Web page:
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What Is the Best Way to Practice Alignment?


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So, what is the best way to practice alignment? Is it just using alignment sticks at the range? How do you know if your feet, knees,  hips, shoulders are aligned correctly? Maybe video camera? 

Also, just curious what the visual perception of alignment is? I swear mine shifts. Like some days I can easily aim very well. Other days, every time I line up I end up aiming like 5-10 degrees to the right. I will hit a good shot, and be like, WTF is that going straight right. I will lay a club down since my toe positions haven't changed. I step back and confirm I hit a good shot, but just aimed right. Basically, I spent last year feeling like I was aiming 20 yards left of every green. 

Right now, I am thinking this process for on the course. 

1. Find a mark between the ball and the target. Usually something that stands out so I can remember where it is at. 
2. Imagine there is a line connecting the two points. 
3. Set up with the club and make sure my body is parallel to that line.
4. Re-adjust the grip so the club face is correct. I tend to grip with a more closed face, and I want to make sure I am setting the club correctly, and not twisting it with my wrists or arms. Once my feet are set, I can use those lines as a reference for setting the club face. 

 

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Imagining that line sounds difficult to me. I would think it would be better to pick a spot a few feet in front of the ball, set the club down pointing at that spot and then set up. Off the course, you'd want to make sure that you practise setting up square to the clubface. Then if the clubface is in the right spot, your body will be too.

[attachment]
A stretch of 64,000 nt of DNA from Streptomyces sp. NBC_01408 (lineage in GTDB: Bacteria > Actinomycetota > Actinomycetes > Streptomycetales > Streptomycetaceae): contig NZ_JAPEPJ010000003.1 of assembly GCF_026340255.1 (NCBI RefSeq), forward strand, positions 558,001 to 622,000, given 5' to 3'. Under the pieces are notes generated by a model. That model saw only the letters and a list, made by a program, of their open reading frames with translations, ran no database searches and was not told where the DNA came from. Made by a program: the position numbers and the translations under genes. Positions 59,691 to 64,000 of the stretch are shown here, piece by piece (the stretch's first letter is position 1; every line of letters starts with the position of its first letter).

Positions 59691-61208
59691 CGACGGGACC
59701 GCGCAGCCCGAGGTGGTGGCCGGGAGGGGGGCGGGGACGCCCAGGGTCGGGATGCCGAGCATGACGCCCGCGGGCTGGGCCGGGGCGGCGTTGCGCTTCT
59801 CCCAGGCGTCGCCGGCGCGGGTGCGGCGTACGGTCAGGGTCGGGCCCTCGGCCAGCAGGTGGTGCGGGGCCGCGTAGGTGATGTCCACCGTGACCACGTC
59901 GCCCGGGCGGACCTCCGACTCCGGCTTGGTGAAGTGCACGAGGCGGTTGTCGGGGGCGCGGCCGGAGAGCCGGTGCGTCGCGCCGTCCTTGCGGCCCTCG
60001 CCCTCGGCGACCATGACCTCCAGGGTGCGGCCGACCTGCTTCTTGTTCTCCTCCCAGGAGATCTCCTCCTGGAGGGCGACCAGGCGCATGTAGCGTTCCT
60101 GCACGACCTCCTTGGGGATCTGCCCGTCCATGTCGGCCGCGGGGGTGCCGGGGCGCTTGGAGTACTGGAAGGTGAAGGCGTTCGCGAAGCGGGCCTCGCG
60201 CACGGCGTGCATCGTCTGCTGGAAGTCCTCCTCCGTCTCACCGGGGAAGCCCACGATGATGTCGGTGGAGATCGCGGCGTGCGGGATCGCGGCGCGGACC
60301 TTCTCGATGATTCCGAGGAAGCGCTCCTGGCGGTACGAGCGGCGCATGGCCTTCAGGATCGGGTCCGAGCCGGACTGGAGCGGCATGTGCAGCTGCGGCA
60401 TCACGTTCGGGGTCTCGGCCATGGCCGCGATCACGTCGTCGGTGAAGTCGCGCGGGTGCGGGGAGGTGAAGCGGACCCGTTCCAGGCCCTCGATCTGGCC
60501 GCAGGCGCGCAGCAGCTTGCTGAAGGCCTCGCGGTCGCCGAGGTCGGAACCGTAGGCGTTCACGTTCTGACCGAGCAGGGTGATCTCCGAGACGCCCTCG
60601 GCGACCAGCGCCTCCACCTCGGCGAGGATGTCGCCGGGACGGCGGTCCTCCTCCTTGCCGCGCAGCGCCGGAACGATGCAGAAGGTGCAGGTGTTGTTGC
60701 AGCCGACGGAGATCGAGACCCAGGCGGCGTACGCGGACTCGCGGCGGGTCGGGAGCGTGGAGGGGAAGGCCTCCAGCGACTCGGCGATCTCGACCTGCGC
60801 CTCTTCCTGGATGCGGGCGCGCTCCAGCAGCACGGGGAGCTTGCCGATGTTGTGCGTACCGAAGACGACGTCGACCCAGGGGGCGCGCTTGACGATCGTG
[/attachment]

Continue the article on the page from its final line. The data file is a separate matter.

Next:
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2 hours ago, Ty_Webb said:

Imagining that line sounds difficult to me. I would think it would be better to pick a spot a few feet in front of the ball, set the club down pointing at that spot and then set up. Off the course, you'd want to make sure that you practise setting up square to the clubface. Then if the clubface is in the right spot, your body will be too.

I try that, and I end up aiming my body way right and keep my clubface pointed at the target. Yea, I think I find it easier to align my body first, then align the clubface to my body. Yea, what you do is probably more common. 

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I have used the intermediate target a few feet in front of the ball for a long time. I sometimes place the clubhead behind the ball, so the intermediate target, ball and my clubhead are all aligned on the target line, then position my feet parallel to that the best I can.

I also find that clubs are not the best to check my alignment since they are somewhat cone shaped, or tapered. If I place the club down along my feet, the outside of the shaft will point in the direction of target, but if I trace the middle of the club, it's pointing right of the target line. For that purpose I prefer an alignment stick.

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(edited)
3 minutes ago, Zeph said:

I also find that clubs are not the best to check my alignment since they are somewhat cone shaped, or tapered. If I place the club down along my feet, the outside of the shaft will point in the direction of target, but if I trace the middle of the club, it's pointing right of the target line. For that purpose I prefer an alignment stick.

When you are aiming like 20+ yards right of the target, I do not think the taper is that big of a deal. It's more of a general test, not exact. This is for a quick check on the course when I feel like I struck the ball well and it ends up way right of my target. I am not carrying an alignment stick with me on every shot ;).

Edited by saevel25

Matt Dougherty, P.E.
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(edited)
1 hour ago, saevel25 said:

I try that, and I end up aiming my body way right and keep my clubface pointed at the target. Yea, I think I find it easier to align my body first, then align the clubface to my body. Yea, what you do is probably more common.